The modified electrical characteristic is sensed by a step of detecting a difference between the first channel current and the second channel current, indicated by block 52. For example, the modified electrical characteristic may be determined when a difference between the first channel current and the second channel current is beyond a predetermined threshold.

FIG. 4 is a flow chart of another embodiment of a method of sensing a modified electrical characteristic of the transistor. As indicated by block 60, the method includes a step of biasing the transistor in a predetermined manner. Here, a respective, predetermined voltage level is applied to each of the drain electrode and the source electrode of the transistor.

As indicated by block 62, a step of determining a voltage for the gate electrode to produce a predetermined channel current is performed. In one embodiment, the predetermined channel current is selected to be near zero. Here, the voltage applied to the gate electrode is varied to determine a threshold voltage which nulls out the channel current. The threshold voltage which nulls the channel current is proportional to the amount of charge incorporated into the channel layer by the binding. It is noted that the predetermined channel current need not be near zero in alternative embodiments.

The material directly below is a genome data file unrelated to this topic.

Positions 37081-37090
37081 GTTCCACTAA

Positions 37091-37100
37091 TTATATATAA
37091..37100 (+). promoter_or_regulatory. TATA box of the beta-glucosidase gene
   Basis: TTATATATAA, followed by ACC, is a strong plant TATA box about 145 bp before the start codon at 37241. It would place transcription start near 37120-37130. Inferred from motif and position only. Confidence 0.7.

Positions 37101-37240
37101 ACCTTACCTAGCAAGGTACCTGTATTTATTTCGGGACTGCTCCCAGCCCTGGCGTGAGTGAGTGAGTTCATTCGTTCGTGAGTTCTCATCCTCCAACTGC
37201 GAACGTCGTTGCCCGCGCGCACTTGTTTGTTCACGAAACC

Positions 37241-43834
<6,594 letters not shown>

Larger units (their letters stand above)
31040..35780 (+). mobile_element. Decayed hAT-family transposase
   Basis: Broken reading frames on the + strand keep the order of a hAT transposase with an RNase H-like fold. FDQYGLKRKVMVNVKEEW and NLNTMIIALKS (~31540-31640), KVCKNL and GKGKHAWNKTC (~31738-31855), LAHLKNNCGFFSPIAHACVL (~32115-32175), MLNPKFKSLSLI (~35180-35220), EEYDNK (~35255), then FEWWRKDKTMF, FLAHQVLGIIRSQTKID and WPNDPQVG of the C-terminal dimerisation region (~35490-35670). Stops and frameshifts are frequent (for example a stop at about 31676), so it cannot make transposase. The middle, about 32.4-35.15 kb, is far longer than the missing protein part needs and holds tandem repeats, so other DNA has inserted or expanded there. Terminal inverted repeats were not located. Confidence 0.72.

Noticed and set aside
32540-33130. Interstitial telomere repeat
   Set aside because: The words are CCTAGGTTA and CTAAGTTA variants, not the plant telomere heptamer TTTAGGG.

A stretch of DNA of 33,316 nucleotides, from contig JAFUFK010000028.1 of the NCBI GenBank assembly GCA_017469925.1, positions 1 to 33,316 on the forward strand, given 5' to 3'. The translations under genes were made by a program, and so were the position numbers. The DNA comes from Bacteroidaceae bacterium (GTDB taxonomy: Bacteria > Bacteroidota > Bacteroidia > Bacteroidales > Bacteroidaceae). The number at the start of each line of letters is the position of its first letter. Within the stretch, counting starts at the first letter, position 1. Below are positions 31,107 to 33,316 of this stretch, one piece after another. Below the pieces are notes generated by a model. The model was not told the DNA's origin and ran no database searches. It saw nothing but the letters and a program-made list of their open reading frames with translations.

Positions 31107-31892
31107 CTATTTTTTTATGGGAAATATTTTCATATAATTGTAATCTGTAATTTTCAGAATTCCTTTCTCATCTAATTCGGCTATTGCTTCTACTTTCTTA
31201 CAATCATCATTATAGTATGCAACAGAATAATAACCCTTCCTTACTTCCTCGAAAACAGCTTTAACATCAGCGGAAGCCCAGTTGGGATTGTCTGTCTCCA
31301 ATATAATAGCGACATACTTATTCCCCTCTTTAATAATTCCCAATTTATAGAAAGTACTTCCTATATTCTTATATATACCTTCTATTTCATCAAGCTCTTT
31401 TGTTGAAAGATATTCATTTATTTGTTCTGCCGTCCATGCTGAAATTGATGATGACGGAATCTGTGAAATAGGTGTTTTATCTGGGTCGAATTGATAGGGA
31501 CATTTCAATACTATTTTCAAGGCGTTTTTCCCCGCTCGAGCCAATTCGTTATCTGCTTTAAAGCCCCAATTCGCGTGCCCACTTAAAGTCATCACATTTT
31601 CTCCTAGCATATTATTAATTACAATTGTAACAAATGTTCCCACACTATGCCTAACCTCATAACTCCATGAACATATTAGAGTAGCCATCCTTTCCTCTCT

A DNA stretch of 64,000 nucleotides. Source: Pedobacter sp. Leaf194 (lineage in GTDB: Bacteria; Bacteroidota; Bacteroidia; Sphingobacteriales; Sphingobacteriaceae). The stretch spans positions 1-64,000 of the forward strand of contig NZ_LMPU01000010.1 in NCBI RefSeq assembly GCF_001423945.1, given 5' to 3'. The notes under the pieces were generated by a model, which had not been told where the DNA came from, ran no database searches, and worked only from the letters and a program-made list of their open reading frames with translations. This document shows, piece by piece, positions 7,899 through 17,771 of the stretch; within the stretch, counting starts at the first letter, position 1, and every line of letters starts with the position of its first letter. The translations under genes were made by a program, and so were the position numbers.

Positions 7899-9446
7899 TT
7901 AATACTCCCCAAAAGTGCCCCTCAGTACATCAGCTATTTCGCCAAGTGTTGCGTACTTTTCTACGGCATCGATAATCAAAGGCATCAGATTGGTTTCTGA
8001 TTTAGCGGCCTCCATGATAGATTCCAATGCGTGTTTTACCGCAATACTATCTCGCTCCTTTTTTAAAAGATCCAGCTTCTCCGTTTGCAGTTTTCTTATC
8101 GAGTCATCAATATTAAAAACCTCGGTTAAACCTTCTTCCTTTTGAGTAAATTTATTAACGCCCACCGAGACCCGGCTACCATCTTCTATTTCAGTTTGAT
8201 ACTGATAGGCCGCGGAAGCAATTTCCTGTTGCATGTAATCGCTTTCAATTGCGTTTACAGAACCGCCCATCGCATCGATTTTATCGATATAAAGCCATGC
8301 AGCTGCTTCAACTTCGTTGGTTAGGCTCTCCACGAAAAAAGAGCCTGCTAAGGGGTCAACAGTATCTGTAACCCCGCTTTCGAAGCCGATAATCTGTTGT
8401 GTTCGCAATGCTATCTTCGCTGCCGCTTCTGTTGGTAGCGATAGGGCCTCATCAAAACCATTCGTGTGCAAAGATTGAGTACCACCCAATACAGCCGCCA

The modified electrical characteristic is sensed by a step, indicated by block 64, of detecting a difference between a predetermined voltage level and the voltage determined in the above-described step. The predetermined voltage level can be, for example, a voltage which produces the predetermined channel current before hybridization. Hence, the modified electrical characteristic may be determined when the gate voltage (post-hybridization) which produces the predetermined channel current is beyond a predetermined threshold.